Results 1 to 10 of 10
  1. #1


    Should ductwork be sized to furnace or a/c. New 80k 90% gas furnace has 2, 2 1/2, 3 ton blower. Two ton a/c needs 800 cfm, furnace tag indicates blower is 1200cfm? should duct be sized for 1200 or 800?

  2. #2
    Join Date
    May 2004
    Rapid City, SD
    Well technically it should be sized to the house (heating/cooling load). That said I generally go with the 400 CFM per ton, so I go cooling.

  3. #3
    Join Date
    Jul 2004
    Amick is right , the ducts should be sized for the required cfm of the house . Also you may have trouble with the temp. rise if you size this for 800 CFM.

  4. #4
    Join Date
    Nov 2004
    Naples, Fla.

    Add to that:

    1) Size to .1"WC (by the time it's installed you'll be well over that)
    2) Do not exceed TTL @ .5" WC
    3) Upgrade your IAQ now
    4) Use two ductaltors - 1 for hardboard 1 for flex

  5. #5
    Join Date
    Aug 2003
    Professional Member

    Registered: May 2004
    Posts: 372
    Well technically it should be sized to the house (heating/cooling load). That said I generally go with the 400 CFM per ton, so I go cooling.

    You get the furnace & a/c size first then you make the duct to to fit to the sizes of furnace or a/c.

    I think this is what you meant.

    You wouldn't won't the duct to big or small for the furnace.

  6. #6
    Just to clarify, cooling load @22,000 heating load @68,000. If only installing air handler with 2 ton coil would size for 800 cfm. Since furnace indicates blower is 1200 cfm, not sure if ductwork should be sized for this instead? Don't want to exceed temp. rise. I think rise was 45-70. Would it be say 70 at 2 ton speed @800 cfm and 45 at 3 ton speed @1200 cfm? Or would you size duct system for 3 ton and slow speed down for a/c operation to acheive 800 cfm. Space is a concern with duct sizing. (not as much of a concern as the correct installation) At 1200 cfm duct would be @ 10" x 20" @ 900 fpm? At 800 @650 fpm with same size duct. Thanks for the responses!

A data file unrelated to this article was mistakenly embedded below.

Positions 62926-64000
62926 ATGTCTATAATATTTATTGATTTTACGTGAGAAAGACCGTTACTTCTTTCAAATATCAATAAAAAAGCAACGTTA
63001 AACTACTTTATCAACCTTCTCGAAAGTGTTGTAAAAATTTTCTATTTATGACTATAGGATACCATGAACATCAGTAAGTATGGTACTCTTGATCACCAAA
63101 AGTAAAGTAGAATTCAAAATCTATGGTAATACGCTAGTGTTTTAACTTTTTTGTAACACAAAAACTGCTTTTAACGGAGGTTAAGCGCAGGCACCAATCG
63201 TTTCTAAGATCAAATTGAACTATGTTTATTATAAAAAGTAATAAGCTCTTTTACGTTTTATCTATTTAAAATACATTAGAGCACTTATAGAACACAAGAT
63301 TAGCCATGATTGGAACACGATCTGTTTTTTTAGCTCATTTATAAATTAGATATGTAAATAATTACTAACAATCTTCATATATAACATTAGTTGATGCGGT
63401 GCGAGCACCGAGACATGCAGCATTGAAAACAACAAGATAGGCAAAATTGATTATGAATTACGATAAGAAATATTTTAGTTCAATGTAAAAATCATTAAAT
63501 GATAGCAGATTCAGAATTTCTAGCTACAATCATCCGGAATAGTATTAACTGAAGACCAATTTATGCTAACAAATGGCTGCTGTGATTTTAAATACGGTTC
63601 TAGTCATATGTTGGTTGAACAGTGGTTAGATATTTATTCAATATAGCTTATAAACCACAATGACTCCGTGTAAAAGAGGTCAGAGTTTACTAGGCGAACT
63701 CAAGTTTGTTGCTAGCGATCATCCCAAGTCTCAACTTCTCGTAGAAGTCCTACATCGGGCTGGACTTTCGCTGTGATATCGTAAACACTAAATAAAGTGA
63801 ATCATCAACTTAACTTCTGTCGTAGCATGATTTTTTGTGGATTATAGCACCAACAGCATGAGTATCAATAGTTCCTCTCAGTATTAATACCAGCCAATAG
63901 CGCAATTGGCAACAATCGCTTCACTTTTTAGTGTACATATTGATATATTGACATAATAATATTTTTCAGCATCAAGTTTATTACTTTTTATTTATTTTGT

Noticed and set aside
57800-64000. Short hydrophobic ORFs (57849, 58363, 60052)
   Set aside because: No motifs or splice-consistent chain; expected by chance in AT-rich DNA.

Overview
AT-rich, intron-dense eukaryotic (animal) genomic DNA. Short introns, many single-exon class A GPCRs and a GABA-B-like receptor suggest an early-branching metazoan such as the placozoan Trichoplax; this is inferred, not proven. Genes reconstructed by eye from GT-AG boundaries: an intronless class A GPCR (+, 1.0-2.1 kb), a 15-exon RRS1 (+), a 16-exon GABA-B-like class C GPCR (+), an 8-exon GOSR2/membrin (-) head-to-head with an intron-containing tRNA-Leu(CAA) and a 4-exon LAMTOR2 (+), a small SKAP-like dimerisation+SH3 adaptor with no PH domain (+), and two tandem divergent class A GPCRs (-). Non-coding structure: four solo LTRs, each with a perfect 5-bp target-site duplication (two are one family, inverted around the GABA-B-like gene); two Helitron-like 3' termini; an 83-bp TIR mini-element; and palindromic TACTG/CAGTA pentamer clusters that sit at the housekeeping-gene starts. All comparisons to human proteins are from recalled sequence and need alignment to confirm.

7. #7
    Join Date
    Aug 2002
    Office and warehouse in both Crystal River & New Port Richey ,FL
    You can't just size the duct to .1" of WC,or 900 fpm.

    You need a Manual D calculation to size it correctly.

    The furnace being capable of 1200 cfm ,is if you needed 3 tons of cooling,what cfm is required for heating???

  8. #8
    Join Date
    Jun 2004
    A crazy thought--could you have a dampered, 10" bypass duct around the 2 ton coil(furnace output to supply plenum)? Run the AC on low fan speed(800 cfm) with the bypass closed. Run the heat on high speed (1200 cfm) with the bypass open. The house ducting could be a compromise designed for 1000 cfm. Register velocity would be a little high when heating and a little low when cooling.

  9. #9
    Join Date
    Feb 2005
    Dothan, Al
    In my world ( L.A. ) ( Lower Alabama ). we size the ductwork for tha max cfm that the system is required to carry, which is the cooling cycle for us. The velocity drops for the heating cycle but thats probably ok since you need less velocity for heat than cooling

  10. #10
    Join Date
    Jan 2004
    On average, a 80,000 furnace should move 960 cfm, for heat.

    In this area, the cooling cfm is alsmost always greater then the heating.

    When we do run into the heating being greater then the cooling, we design our duct for cooling, on med, or low speed fan, and set the blower to run on the higher speed for heat to keep temp rise in the middle of the data plate.
    Contractor locator map


    How many times must one fix something before it is fixed?

Posting Permissions

  • You may not post new threads
  • You may not post replies
  • You may not post attachments
  • You may not edit your posts

Related Forums

Plumbing Talks | Contractor MagazineThe place where Electrical professionals meet.
Comfortech 365